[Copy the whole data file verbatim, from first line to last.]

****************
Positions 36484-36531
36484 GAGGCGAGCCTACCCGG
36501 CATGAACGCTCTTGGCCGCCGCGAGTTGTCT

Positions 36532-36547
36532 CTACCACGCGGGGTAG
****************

Positions 36484-36531
36484 GAGGCGAGCCTACCCGG
36501 CATGAACGCTCTTGGCCGCCGCGAGTTGTCT

Positions 36532-36547
36532 CTACCACGCGGGGTAG